Wednesday, 6 March 2013
The Sinking of the s.s. Rotorua.
The New Zealand Steamship Company's s.s. Rotorua. She was built and launched by William Denny & Bros, Dumbarton, Scotland on 9 July 1910. She made her first New Zealand voyage from London to Wellington on 27 October 1910.
An interesting comment was made by the Rotorua's storekeeper Harry T. Gray and reported in the Ashburton Guardian newspaper in 1918. He tells the story of when the Rotorua had stopped for coal at Newport News in Virginia en route from Wellington, New Zealand in February 1917. Someone had written in chalk in large letters on the side of the ship "This is the last voyage of the Rotorua". On 22 March 1917 this prophecy came true. The Rotorua was torpedoed and sunk by German UC17 under the command of Ralph Wenninger in the English Channel just 24 miles east of Start Point. Captain Sutcliffe and all the Rotorua crew were saved except for Assistant Steward Daniel Henry Williams, a Londoner age 39 who had signed on at Wellington. The Rotorua had been carrying a cargo of mutton, beef, cheese and butter valued at over £400,000 and all of this was lost.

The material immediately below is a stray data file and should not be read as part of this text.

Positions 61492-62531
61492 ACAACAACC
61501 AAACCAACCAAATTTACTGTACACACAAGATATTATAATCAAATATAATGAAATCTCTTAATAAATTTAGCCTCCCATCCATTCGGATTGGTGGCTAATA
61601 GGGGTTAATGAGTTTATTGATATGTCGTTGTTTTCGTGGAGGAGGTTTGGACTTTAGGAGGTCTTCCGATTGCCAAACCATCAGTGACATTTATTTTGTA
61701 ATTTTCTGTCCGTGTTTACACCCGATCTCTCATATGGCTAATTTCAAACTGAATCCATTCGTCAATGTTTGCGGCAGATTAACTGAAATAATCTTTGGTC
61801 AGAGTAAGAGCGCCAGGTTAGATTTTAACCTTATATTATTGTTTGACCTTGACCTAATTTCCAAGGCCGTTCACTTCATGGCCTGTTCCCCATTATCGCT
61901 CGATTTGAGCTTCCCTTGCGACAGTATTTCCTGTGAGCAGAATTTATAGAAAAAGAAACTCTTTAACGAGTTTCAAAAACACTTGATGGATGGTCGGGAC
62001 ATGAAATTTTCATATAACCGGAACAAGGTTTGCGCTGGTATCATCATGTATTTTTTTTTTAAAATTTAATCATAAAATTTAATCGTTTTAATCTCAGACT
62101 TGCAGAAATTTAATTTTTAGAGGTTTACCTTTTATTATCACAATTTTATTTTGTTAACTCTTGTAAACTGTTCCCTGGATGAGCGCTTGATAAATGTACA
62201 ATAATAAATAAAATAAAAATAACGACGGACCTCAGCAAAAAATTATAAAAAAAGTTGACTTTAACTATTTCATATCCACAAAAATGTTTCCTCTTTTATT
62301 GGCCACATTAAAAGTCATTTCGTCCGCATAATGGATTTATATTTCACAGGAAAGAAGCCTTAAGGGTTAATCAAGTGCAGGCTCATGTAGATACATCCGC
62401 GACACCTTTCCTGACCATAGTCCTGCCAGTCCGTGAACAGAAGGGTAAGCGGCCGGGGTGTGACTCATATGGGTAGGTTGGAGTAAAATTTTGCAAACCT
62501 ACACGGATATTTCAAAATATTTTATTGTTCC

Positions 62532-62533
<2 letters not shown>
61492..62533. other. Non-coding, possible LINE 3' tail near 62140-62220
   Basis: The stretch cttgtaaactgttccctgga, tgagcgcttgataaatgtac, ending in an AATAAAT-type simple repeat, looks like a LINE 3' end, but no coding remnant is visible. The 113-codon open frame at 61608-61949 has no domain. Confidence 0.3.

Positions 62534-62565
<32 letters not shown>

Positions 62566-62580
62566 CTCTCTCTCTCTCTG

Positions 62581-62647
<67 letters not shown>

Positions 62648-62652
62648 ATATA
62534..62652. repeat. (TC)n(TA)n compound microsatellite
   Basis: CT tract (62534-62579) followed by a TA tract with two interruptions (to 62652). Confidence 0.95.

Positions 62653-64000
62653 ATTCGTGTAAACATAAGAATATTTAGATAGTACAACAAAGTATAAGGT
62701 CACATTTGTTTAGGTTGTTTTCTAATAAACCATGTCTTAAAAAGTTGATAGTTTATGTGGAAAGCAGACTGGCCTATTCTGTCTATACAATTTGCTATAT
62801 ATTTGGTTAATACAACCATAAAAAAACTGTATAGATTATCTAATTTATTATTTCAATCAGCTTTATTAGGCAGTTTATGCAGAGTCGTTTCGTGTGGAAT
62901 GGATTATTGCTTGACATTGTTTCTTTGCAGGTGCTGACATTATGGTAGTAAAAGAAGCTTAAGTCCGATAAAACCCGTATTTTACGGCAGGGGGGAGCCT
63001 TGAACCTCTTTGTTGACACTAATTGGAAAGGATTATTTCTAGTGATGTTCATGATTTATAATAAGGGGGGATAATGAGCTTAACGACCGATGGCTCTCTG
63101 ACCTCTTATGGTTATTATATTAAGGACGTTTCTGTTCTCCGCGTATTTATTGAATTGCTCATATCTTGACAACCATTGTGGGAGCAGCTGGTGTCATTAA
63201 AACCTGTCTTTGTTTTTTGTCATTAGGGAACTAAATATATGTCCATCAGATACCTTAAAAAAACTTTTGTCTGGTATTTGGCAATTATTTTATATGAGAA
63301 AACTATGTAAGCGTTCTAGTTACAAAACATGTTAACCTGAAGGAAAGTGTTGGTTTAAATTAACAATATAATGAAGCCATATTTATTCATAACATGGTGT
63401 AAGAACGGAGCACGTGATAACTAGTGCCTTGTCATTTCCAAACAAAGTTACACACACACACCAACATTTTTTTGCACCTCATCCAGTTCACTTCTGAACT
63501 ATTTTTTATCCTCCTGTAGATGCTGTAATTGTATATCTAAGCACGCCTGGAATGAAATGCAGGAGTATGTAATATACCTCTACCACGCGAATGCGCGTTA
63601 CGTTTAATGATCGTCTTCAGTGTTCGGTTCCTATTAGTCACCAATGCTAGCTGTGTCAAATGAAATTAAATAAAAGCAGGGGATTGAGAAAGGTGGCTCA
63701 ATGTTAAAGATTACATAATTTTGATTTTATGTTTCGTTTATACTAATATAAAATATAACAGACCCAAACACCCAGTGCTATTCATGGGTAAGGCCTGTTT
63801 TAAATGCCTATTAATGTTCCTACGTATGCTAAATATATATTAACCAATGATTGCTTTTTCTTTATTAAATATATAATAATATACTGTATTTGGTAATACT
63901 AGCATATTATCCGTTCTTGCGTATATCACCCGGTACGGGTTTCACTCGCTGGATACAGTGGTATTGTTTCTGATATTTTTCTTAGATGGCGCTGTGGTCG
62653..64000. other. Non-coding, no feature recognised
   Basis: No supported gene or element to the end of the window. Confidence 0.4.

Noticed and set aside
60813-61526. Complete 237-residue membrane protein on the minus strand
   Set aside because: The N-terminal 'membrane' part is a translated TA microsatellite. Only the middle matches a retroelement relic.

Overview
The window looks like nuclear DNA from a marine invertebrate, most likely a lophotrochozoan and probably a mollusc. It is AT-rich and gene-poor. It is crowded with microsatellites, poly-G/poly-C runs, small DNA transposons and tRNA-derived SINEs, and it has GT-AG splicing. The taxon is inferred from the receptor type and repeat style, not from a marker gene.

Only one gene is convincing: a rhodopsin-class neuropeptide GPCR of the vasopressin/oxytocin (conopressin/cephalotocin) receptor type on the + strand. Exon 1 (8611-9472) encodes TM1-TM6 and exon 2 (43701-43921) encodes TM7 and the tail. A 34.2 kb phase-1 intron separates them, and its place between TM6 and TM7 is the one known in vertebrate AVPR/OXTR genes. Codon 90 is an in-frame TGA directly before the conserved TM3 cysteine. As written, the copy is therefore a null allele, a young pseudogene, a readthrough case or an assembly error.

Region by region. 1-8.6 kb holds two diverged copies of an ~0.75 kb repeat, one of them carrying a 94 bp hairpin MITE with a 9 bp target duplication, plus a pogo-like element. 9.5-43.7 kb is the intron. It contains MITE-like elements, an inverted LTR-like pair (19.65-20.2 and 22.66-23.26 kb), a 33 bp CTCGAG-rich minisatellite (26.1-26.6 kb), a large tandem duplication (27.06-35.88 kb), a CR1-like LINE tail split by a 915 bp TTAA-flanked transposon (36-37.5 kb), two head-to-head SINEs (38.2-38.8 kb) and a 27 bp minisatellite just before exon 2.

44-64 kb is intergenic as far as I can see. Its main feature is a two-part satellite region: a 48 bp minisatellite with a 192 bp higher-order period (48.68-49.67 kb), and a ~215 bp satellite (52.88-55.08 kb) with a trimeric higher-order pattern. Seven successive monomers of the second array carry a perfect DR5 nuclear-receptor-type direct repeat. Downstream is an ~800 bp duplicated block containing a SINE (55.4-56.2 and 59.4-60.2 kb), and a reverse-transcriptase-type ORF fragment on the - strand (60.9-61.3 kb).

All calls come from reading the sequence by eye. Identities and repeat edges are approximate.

Today the wreck of the Rotorua is of interest to recreational divers and she lies on her side at a depth of approximately 60 metres.